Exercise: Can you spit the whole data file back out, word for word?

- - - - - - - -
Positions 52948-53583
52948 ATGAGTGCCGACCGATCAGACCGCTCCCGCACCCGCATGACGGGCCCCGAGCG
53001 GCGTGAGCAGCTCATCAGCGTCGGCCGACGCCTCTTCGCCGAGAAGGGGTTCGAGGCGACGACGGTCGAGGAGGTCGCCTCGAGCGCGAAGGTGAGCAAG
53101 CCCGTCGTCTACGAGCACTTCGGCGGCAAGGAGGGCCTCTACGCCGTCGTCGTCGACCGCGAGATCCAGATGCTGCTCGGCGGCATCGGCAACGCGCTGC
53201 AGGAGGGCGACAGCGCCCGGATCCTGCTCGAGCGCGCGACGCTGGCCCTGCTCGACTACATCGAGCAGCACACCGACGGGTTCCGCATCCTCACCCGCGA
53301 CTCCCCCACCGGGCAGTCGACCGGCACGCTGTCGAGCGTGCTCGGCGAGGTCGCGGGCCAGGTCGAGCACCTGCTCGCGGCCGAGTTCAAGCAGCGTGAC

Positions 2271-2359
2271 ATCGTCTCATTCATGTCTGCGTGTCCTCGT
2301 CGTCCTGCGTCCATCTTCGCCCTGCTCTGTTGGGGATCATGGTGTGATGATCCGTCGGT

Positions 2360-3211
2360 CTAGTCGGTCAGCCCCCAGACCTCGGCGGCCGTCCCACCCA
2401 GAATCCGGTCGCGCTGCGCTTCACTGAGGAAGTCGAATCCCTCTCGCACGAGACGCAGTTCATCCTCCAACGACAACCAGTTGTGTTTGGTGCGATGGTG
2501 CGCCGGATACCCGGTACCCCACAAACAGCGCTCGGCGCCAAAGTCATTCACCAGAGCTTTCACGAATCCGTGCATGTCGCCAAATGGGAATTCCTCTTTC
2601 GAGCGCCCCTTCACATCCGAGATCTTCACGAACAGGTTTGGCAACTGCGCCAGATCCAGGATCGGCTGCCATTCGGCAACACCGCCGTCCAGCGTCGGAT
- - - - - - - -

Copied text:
Positions 52948-53583
52948 ATGAGTGCCGACCGATCAGACCGCTCCCGCACCCGCATGACGGGCCCCGAGCG
53001 GCGTGAGCAGCTCATCAGCGTCGGCCGACGCCTCTTCGCCGAGAAGGGGTTCGAGGCGACGACGGTCGAGGAGGTCGCCTCGAGCGCGAAGGTGAGCAAG
53101 CCCGTCGTCTACGAGCACTTCGGCGGCAAGGAGGGCCTCTACGCCGTCGTCGTCGACCGCGAGATCCAGATGCTGCTCGGCGGCATCGGCAACGCGCTGC
53201 AGGAGGGCGACAGCGCCCGGATCCTGCTCGAGCGCGCGACGCTGGCCCTGCTCGACTACATCGAGCAGCACACCGACGGGTTCCGCATCCTCACCCGCGA
53301 CTCCCCCACCGGGCAGTCGACCGGCACGCTGTCGAGCGTGCTCGGCGAGGTCGCGGGCCAGGTCGAGCACCTGCTCGCGGCCGAGTTCAAGCAGCGTGAC

Positions 2271-2359
2271 ATCGTCTCATTCATGTCTGCGTGTCCTCGT
2301 CGTCCTGCGTCCATCTTCGCCCTGCTCTGTTGGGGATCATGGTGTGATGATCCGTCGGT

Positions 2360-3211
2360 CTAGTCGGTCAGCCCCCAGACCTCGGCGGCCGTCCCACCCA
2401 GAATCCGGTCGCGCTGCGCTTCACTGAGGAAGTCGAATCCCTCTCGCACGAGACGCAGTTCATCCTCCAACGACAACCAGTTGTGTTTGGTGCGATGGTG
2501 CGCCGGATACCCGGTACCCCACAAACAGCGCTCGGCGCCAAAGTCATTCACCAGAGCTTTCACGAATCCGTGCATGTCGCCAAATGGGAATTCCTCTTTC
2601 GAGCGCCCCTTCACATCCGAGATCTTCACGAACAGGTTTGGCAACTGCGCCAGATCCAGGATCGGCTGCCATTCGGCAACACCGCCGTCCAGCGTCGGAT